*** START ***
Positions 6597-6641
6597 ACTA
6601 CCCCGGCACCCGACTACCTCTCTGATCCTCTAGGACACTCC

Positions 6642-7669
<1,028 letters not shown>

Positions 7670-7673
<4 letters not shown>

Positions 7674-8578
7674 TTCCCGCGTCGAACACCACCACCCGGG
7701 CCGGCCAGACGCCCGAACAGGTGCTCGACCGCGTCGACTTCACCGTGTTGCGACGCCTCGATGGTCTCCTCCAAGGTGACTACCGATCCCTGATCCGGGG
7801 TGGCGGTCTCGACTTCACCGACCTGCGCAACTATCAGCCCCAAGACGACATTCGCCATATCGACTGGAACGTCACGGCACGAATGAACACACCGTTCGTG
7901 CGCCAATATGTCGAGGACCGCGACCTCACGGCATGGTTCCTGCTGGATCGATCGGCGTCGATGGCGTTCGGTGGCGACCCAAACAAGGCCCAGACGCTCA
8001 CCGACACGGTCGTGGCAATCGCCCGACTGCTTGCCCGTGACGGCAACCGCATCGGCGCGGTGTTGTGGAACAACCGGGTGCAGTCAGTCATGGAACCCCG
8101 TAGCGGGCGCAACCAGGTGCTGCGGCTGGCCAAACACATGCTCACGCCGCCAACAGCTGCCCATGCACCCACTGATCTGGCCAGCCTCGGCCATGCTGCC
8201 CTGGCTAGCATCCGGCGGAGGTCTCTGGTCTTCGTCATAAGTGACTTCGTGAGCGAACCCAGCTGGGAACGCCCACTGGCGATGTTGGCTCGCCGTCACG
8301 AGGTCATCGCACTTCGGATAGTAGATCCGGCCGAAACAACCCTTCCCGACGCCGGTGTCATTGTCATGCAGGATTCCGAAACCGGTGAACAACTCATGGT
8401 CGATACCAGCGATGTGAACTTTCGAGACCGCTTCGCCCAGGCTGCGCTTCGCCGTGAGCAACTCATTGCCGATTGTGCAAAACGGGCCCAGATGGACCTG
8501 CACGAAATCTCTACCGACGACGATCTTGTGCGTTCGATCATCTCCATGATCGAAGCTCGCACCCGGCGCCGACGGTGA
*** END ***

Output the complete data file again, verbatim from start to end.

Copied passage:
Positions 6597-6641
6597 ACTA
6601 CCCCGGCACCCGACTACCTCTCTGATCCTCTAGGACACTCC

Positions 6642-7669
<1,028 letters not shown>

Positions 7670-7673
<4 letters not shown>

Positions 7674-8578
7674 TTCCCGCGTCGAACACCACCACCCGGG
7701 CCGGCCAGACGCCCGAACAGGTGCTCGACCGCGTCGACTTCACCGTGTTGCGACGCCTCGATGGTCTCCTCCAAGGTGACTACCGATCCCTGATCCGGGG
7801 TGGCGGTCTCGACTTCACCGACCTGCGCAACTATCAGCCCCAAGACGACATTCGCCATATCGACTGGAACGTCACGGCACGAATGAACACACCGTTCGTG
7901 CGCCAATATGTCGAGGACCGCGACCTCACGGCATGGTTCCTGCTGGATCGATCGGCGTCGATGGCGTTCGGTGGCGACCCAAACAAGGCCCAGACGCTCA
8001 CCGACACGGTCGTGGCAATCGCCCGACTGCTTGCCCGTGACGGCAACCGCATCGGCGCGGTGTTGTGGAACAACCGGGTGCAGTCAGTCATGGAACCCCG
8101 TAGCGGGCGCAACCAGGTGCTGCGGCTGGCCAAACACATGCTCACGCCGCCAACAGCTGCCCATGCACCCACTGATCTGGCCAGCCTCGGCCATGCTGCC
8201 CTGGCTAGCATCCGGCGGAGGTCTCTGGTCTTCGTCATAAGTGACTTCGTGAGCGAACCCAGCTGGGAACGCCCACTGGCGATGTTGGCTCGCCGTCACG
8301 AGGTCATCGCACTTCGGATAGTAGATCCGGCCGAAACAACCCTTCCCGACGCCGGTGTCATTGTCATGCAGGATTCCGAAACCGGTGAACAACTCATGGT
8401 CGATACCAGCGATGTGAACTTTCGAGACCGCTTCGCCCAGGCTGCGCTTCGCCGTGAGCAACTCATTGCCGATTGTGCAAAACGGGCCCAGATGGACCTG
8501 CACGAAATCTCTACCGACGACGATCTTGTGCGTTCGATCATCTCCATGATCGAAGCTCGCACCCGGCGCCGACGGTGA